Here's the answer - what was the question?

Roger David Boyle, Marie-Therese Elisabeth Neal

Research output: Contribution to conferenceAbstractpeer-review


High throughput phenotyping systems with batteries of imaging sensors are becoming commonplace. While of immense potential use in automating phenotyping tasks, and permitting high numbers of experimental replicates at minimal extra cost, they present new challenges reminiscent of those facing “Big Data”. The Lemnatec installation at the UK National Plant Phenomics Centre [NPPC] generates on average 10K images/day, consuming 6-7Gb of store.

This immense resource is most unlikely to be inspected by human observers, and so the traditional approach of making manual observations for phenotyping will not be replicated: rather, we will need automatic image inspection and analysis to provide comparable observations.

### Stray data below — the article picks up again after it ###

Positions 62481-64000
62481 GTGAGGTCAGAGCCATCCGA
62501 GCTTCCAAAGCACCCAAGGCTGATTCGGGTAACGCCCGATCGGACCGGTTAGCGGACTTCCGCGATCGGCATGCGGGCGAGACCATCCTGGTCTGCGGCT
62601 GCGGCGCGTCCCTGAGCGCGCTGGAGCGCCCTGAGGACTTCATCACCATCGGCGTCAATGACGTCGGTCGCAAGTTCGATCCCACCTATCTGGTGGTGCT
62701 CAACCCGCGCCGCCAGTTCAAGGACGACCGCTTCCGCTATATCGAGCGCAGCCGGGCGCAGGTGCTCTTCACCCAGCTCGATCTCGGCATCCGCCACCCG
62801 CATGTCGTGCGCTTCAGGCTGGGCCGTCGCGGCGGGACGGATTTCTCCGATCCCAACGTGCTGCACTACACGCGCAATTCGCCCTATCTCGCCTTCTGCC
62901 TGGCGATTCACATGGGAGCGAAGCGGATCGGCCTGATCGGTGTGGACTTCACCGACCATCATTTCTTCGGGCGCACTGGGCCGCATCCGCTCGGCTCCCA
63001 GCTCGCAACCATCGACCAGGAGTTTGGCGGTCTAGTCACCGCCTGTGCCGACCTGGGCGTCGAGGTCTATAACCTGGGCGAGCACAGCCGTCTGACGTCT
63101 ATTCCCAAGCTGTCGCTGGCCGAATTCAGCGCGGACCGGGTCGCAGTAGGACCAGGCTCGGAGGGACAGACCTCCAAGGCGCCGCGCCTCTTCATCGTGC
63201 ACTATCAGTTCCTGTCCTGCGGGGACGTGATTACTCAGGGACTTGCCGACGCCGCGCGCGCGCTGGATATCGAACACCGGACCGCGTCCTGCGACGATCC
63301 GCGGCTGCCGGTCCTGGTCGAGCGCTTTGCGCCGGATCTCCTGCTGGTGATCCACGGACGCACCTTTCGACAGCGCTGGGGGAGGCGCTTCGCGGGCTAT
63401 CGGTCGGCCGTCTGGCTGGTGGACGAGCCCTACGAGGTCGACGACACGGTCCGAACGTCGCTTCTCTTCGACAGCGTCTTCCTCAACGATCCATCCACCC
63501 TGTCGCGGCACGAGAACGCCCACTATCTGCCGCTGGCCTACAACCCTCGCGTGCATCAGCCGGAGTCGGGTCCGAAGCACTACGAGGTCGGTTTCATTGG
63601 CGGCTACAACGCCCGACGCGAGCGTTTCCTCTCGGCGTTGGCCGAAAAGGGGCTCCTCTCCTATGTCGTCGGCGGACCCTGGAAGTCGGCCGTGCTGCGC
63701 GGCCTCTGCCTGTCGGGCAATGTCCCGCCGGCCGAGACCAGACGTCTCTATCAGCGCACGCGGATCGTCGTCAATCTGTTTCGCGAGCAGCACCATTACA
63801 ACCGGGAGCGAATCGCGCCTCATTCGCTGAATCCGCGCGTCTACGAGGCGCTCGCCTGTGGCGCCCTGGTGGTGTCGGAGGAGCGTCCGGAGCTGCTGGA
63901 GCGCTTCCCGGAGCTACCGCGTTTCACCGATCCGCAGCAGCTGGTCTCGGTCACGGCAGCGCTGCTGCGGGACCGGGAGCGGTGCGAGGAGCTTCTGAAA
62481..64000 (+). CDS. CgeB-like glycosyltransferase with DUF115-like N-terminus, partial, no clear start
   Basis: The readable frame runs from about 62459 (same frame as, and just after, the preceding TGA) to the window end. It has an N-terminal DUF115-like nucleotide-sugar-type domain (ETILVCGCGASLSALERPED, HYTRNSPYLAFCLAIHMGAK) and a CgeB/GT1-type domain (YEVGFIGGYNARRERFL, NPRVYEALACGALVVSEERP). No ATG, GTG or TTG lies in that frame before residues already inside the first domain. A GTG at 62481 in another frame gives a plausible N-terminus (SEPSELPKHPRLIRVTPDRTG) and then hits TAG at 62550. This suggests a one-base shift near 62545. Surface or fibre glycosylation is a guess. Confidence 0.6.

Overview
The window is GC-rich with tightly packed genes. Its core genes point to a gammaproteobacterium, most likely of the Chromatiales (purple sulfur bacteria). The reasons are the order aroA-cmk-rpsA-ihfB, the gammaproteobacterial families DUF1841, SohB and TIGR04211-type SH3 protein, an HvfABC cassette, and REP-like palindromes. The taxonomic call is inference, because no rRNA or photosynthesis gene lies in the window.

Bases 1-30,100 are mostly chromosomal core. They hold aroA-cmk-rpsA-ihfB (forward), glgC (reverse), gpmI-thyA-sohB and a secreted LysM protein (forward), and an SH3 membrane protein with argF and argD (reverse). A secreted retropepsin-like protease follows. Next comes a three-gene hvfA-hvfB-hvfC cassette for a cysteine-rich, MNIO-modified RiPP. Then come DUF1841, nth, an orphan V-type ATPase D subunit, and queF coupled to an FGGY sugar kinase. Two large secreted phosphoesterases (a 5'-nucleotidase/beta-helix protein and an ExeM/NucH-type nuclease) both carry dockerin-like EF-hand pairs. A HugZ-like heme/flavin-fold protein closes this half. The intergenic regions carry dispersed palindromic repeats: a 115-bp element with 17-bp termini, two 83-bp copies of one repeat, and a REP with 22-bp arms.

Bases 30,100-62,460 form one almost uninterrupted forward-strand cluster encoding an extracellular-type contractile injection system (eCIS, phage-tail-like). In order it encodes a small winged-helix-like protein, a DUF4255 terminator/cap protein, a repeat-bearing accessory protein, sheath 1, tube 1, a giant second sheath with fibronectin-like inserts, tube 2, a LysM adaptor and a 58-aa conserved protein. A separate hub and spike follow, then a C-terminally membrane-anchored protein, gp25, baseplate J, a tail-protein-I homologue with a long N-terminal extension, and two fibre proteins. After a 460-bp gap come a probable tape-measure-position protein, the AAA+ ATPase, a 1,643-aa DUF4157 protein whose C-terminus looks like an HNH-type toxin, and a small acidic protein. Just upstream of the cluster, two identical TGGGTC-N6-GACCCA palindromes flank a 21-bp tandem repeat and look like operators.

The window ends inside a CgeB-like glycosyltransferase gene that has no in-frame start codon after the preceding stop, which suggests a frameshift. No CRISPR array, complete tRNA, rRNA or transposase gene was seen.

Computer vision has for decades considered such problems and been of great service in application disciplines such as medicine and industrial inspection. Frequently however, the computer scientist delivers an observation that the human observer might find difficult to make, while the manual observation might prove hard to automate. Thus the question answered might not be the one asked, and the challenge becomes to demonstrate or verify that the answers are of comparable scientific value.

We will present two case studies illustrating this issue that are derived from the work of the computer vision team at NPPC, trying to answer questions posed by plant biologists. We conclude that there is much the two disciplines can say to and do for each other.
Original languageEnglish
Publication statusPublished - 30 Oct 2014
EventPhenodays 2014 - France, Beuane, France
Duration: 29 Oct 201431 Oct 2014


ConferencePhenodays 2014
Period29 Oct 201431 Oct 2014


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